Reconstruction as a governing technology to promote communal unity
What emerged from the 2006 reconstruction in Lebanon is a complex political environment in which multiple actors are attempting to sway multiple audiences. In this sense, the reconstruction followed the key principles of neoliberalism in which “the state is not so much ‘rolled back’ but restructured and redeployed to reduce welfare expenditure and to expand the realm of market relations” (Baumann 2017: 642). The Lebanese state regarded itself as a reconstruction facilitator, allowing space for reconstruction actors to fill the vacuum. Donors could directly sponsor reconstruction projects, make in- kind donations, or lodge monies with the Central Bank. Jihād al-Bināʾ and the Lebanese government had very little contact with one another. The Iranian Contributory Organisation for Reconstructing Lebanon bypassed the Prime Minister’s office, which was considered corrupt and biased, and, instead, channelled the funds directly to ministries, municipalities, and the Council for of Development and reconstruction. Iran’s reconstruction activities concentrated on infrastructure repair, although it also funded compensation schemes for damaged and destroyed housing, and adopted villages in the south.
Given the multiplicity of actors involved in the reconstruction process, it was “unsurprising that people made comparisons between the visibility and perceived usefulness of the various actors”. The symbolic battle shows how, through their involvement Lebanon’s post-2006 reconstruction, governments were sending messages across the region that they should be regarded as regional power brokers. In this context, it became clear that Iran sought to buttress the Shia community. The Iranian investment in large, expensive, and highly visible projects such as infrastructure and housing sent a powerful message in support of the “resistance” and a reminder to the Shia communities of Iran’s generosity. By emphasizing the community’s well-being, Hezbollah experts adopted the narrative of a neoliberal market of piety and charity and gave the impression that Iranian government and Hezbollah were “doing something” during the war.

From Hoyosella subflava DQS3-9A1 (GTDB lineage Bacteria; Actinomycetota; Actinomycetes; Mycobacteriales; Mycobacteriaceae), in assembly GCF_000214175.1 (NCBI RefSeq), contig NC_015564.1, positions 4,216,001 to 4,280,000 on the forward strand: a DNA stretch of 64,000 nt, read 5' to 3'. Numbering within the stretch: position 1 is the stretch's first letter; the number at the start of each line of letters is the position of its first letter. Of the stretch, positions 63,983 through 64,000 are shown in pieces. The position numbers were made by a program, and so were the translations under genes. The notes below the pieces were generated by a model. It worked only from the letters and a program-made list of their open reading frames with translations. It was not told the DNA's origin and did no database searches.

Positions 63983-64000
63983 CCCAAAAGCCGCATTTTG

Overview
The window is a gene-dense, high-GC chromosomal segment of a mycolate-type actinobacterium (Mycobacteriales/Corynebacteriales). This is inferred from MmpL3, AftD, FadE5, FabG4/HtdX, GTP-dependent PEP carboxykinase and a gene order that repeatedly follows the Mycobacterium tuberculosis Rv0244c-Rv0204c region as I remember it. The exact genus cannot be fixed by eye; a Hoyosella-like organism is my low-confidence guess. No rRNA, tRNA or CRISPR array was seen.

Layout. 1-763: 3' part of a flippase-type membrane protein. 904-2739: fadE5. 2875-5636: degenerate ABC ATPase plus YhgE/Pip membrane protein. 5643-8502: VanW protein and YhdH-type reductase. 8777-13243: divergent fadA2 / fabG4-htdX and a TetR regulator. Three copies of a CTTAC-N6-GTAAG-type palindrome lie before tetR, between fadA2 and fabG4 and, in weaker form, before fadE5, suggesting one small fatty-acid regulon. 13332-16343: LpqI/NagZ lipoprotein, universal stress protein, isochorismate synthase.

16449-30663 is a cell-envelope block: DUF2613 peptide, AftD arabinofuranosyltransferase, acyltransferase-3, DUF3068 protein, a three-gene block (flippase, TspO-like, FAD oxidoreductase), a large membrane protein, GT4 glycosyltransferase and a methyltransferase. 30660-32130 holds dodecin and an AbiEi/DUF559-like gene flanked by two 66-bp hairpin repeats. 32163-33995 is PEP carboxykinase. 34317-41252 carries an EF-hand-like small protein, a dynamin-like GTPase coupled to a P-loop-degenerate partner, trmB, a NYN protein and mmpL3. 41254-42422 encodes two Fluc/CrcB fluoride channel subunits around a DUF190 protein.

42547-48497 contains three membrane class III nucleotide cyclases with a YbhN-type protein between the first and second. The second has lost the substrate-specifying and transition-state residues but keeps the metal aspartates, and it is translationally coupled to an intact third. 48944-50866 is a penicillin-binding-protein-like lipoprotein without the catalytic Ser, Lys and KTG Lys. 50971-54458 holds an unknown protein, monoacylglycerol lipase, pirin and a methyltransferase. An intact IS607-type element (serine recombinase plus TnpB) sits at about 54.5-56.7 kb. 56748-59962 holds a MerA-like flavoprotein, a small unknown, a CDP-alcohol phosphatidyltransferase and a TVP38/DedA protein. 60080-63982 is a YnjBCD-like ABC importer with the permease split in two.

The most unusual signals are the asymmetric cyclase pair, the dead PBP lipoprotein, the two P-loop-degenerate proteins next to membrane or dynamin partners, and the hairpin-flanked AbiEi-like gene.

My fieldwork shows that in several villages in south Lebanon, the Iranian Contributory Organisation for Reconstructing only approached local authorities for paperwork, while Hezbollah experts of Jihād al-Bināʾ often bypassed the municipalities by publishing parallel survey reports that undermined the work of municipalities. Ultimately, the reconstruction apparatus allowed these non-state organizations to “become the de facto statehood of the targeted territories in terms of political and technical decision-making” (Carpi 2017:120), a statehood in which “emergency-driven programmes become a modality of governance and a proliferating professional sector” (ibid). Indeed, as “social entrepreneurs,” Jihād al-Bināʾ experts developed close ties with professionals from other institutions working on local development, which in return were helpful in securing projects for the population. Moreover, the interweaving of the urgent, technical, and administrative temporalities created a narrative of closeness to the Shia community similar to the one advocated by international donor. The “strategy of extraversion” with regards to participation (Bayart and Ellis 2000) provided Jihād al-Bināʾ the means to supervise very closely the consultation with civil society, which facilitated its synchronization with the time constraints imposed by the other political and technical dispositifs.